Will Self is an unmistakable presence on stage; tall, lugubrious and craggy, hunched behind his lectern like a cross between a demagogue, a funeral director and an Anglepoise lamp. He’s a man of many parts (most of them working): a novelist, journalist, ‘opinion-monger’, Professor of Contemporary Thought at Brunel University, a self-described “retired half-Jew” and militant walker (but never pedestrian).
In many ways he’s about half-a-dozen Literary Festival speakers for the price of one.
We started with an excerpt from Self’s latest novel, “Phone”, the third part of a modernist trilogy (1500 pages in total) along with ‘Umbrella’ (2012) and Shark (2014). ‘Phone’ is over 500 pages of text, unbroken by paragraphs or chapters. Apparently it was described by one tabloid reviewer as like ‘being submerged in a fragrant bath’. This reviewers’ idea of a fragrant bath and mine obviously differ, but the excerpt was well read and the prose delighted in Self’s usual dexterous and textured use of the English language.
Then Self moved on to the “opinion-mongering” section. Specifically the topic of antisemitism. More specifically the topic of “Good Old Fashioned Antisemitism”, how it intersects with all the other forms of antisemitism and the possibility that antisemitism in the UK is reaching a kind on critical mass.
The current situation on the West Bank was discussed and he also opined that racism, as such, doesn’t exist in Britain any more as its been replaced by a muddy, yet intense, atmosphere of prejudice and bigotry. All this was tempered by Self’s abrasive wit, but he gave a number of refreshing blunt, yet finessed, views on a variety of Gordian topics.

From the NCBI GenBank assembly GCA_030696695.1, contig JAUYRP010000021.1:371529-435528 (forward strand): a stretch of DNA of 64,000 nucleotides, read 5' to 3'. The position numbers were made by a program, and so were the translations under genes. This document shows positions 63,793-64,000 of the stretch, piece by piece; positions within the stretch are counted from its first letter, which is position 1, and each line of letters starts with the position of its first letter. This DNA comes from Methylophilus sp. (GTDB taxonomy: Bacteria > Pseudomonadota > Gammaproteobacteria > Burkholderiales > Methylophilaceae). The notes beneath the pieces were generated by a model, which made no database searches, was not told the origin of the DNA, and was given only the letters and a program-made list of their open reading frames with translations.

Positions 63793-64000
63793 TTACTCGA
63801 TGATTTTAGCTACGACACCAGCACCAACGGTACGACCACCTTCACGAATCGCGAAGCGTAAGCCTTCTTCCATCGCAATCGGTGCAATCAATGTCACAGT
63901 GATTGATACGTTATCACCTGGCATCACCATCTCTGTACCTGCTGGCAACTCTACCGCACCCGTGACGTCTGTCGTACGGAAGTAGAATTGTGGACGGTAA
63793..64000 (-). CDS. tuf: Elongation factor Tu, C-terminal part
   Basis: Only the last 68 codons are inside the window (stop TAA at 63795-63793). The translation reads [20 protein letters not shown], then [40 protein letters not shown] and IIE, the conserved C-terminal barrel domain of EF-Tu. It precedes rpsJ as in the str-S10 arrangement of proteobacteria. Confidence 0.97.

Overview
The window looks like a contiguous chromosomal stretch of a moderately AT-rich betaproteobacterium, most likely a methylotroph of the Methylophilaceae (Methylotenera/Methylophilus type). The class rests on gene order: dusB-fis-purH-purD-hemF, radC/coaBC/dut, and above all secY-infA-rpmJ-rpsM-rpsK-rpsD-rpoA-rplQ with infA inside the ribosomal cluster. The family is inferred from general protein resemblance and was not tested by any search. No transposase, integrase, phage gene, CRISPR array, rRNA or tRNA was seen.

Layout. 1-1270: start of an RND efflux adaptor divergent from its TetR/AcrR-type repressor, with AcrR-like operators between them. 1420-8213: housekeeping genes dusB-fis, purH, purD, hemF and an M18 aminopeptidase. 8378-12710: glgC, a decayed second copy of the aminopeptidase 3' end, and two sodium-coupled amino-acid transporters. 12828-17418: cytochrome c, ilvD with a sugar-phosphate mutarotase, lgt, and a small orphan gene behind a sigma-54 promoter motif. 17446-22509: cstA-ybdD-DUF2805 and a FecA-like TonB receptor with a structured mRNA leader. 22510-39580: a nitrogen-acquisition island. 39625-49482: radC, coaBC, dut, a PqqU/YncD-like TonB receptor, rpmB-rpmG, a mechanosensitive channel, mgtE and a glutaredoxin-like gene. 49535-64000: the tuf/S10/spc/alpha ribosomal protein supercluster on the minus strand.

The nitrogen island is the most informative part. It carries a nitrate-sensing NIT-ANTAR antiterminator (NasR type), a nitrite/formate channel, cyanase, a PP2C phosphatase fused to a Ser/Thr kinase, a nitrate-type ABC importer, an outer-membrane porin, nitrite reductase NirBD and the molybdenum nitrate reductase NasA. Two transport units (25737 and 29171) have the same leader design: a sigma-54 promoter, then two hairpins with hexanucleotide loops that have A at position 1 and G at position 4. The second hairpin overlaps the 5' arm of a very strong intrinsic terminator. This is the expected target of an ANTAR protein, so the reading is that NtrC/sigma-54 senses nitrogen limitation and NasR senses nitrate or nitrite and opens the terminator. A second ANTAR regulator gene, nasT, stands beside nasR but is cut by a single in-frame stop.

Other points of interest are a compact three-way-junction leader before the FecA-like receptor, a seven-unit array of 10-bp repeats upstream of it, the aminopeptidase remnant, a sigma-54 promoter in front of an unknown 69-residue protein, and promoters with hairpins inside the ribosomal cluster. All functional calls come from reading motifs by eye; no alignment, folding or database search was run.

And finally there was the fun of the Q & A section. That was lively. The first inquisitor questioned his stance on the current Labour party leadership. Self clarified his position, but that was rebuffed by the audience member as she had read something to the contrary “on Google”.
There also was some further spirited, but reasoned, debate on the topic of antisemitism and Israel.
He was questioned on the future of the literary novel (Self’s take was that it wasn’t going to die out, but sales were likely to retreat further into a middle class niche) and he further mused on the author’s quandary of how many novels they might have time left to write as they grow older.
My favourite moment, however, was when one lady quite innocently asked if his name really was “Will Self”. The author was able to reassure her that his professional appellation wasn’t a knowing pen-name but his actual given moniker from birth.
Fun fact: the surname “Self” derives from the Old English name “Saulf” meaning “Sea Wolf”.
And then, as quickly as it had begun, our audience with Will Self was over and he retired to autograph his novel. An hour wasn’t really enough to contain him, but sixty(ish) minutes in the company of this saternine, yet mercurial personality was an hour very well spent.